You know when you just have one of those weeks? Months? Years? The best medicine for a hectic and stressful moment in life is an escape to the country, wouldn't you agree? With the intense work schedule I've been keeping lately, a rural escape was on the cards. While the best I could do was a single night away, I fully intended to make the most of it! Kangaroo Valley is a picturesque spot just south of Sydney, a mere 1-2 hour drive from the city. It fit my 'quick' escape criteria perfectly. Browsing the wealth of farm stays available around Sydney, I spotted a wooden yurt on a horse breeding farm called The Cedars nestled amongst the Budderoo and Morton National Parks just south of Bowral.
We captured some moving images of our adventure, and there's a bunch more photos below, so if you're having a tough day at your desk, take a small break to the country with us.
After ploughing through our work for the day, we were off to a regrettably late start on the road. It wasn't until we started out descent through the hairpin turns into Kangaroo Valley that I started to leave the city tension behind. We arrived in the valley as the long shadows began their descent from the ranges above. A quick inspection of our yurt yielded some ooh's and ahh's from me. The timber-lined interior and pot belly stove were suitably cosy for a winter's night.
We boarded the Ford Kuga Titanium once again and set out to hunt for some dinner. Thank goodness for the built-in GPS as phone reception is scarce and country roads have a habit of getting me lost. We zeroed in on the local supermarket, which was actually a petrol station, and stocked up on supplies (a frozen pizza, some chips and hummus, chocolate and soda - you know, grown-up food).
Back at the yurt, the sun was making it's final descent and we were completely alone in the middle of nowhere. After building a fire, defrosting our gourmet meal and pouring a glass of complimentary wine, we settled in with a BBC production about an incredible Dutch painter named Schalcken, a student of a student of Rembrandt. I feel like perhaps the BBC took some liberties with his story, as it included some creepy parts about a vampire. Suitably spooked, I prepared to turn in for the night when there was a very loud scratching on the window next to where I stood. Accompanied by a couple of squeaks, it occurred to me that, yes, this is a rural escape and we were going to have some (hopefully non-vampiric) company for the evening.
The following morning I woke up with the birds and it took all of my willpower to leap out of bed and stuff some logs into the fire. Sufficiently alight, I attended to the loaf of complimentary sourdough while C worked on the farm fresh eggs. Sated, we headed out for a little hike to the creek. First stop was the paddock by the yurt, which contained a herd of cattle and two magnificent Shire horses. The lady horse is with child and was extremely friendly. Covered in horse hair, we pressed on towards the creek, printed map in hand.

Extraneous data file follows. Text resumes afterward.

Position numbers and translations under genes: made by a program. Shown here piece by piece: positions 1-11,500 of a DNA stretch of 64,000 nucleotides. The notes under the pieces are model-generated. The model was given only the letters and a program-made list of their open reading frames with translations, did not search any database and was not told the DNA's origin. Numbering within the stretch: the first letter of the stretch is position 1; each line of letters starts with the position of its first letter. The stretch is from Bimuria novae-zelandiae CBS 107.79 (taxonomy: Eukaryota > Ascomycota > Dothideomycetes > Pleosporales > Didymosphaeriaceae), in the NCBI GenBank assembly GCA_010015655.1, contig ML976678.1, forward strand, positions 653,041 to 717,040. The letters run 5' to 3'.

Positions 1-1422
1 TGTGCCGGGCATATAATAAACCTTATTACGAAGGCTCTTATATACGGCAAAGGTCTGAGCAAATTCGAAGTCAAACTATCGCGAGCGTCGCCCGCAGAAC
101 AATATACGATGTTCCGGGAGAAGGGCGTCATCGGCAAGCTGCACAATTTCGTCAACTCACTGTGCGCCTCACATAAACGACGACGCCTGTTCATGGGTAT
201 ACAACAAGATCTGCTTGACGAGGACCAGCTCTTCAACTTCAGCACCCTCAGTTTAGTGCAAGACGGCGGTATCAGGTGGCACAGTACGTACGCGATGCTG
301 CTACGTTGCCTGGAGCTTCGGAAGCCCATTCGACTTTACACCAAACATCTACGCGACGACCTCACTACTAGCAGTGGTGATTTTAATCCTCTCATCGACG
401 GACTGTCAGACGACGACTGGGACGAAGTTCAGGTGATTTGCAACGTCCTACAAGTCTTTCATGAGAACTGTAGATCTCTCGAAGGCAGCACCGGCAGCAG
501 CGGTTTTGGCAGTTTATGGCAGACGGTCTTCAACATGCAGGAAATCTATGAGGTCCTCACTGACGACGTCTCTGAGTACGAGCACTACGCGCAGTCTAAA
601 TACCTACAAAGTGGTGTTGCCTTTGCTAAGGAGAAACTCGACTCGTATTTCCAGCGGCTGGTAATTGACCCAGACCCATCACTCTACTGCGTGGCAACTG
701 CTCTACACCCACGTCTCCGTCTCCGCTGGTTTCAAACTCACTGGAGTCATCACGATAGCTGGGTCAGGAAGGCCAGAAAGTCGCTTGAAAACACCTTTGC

Somehow we became completely lost and it took much longer to reach the creek than expected. On our detour we encountered not one, but three echidnas! I've never seen an echidna in the wild before, so getting lost was definitely worth it. When the echidna heard us coming, he poked his head under some leaves with the dedication of a toddler who covers their eyes and is convinced they are invisible. After a few minutes he squinted up at us and decided we were no longer there (though we clearly were) and continued on his way. It was so adorable! I realise why echidnas have spiky spines now. They are the least graceful creatures and make about as much noise as a bear barging through the woods.
The valley lived up to it's name with several kangaroos and many wallabies hopping around. We also encountered a fox burrow where I imagined the foxes were having breakfast and Mr. Fox was all dapper in a suit like The Fantastic Mr. Fox. Eventually we reached the cool climate of the creek, which was encompassed in a rainforest section of the national park. The moss covered rocks and quiet babbling of the creek provided the perfect counterpoint to the previous day's hustle.
It was sad to wave goodbye to the Cedars after such a short visit, but we tempered our return to the big smoke with some antique hunting in Bowral, accompanied by a delicious vegetarian Croque-Madame at Raw and Wild. Book stores explored, antiques drooled over, we programmed home into the Kuga's GPS and allowed him to guide us back to reality. The afternoon traffic upon our return did it's best to erase the benefits of our rural escape, but we didn't let it win! I'm so happy to know that the babbling creek and rolling pastures of Kangaroo Valley are just down the road whenever I need them.
I'm participating in the #paintthetownford challenge as part of the Kidspot Voices 2014 competition. Ford has provided me with a Ford Kuga Titanium for six weeks as part of this challenge. This is the second post of three in my series, you can see the first post here. All opinions expressed in this post are my own. You can follow along with the other bloggers participating by searching the hashtag #paintthetownford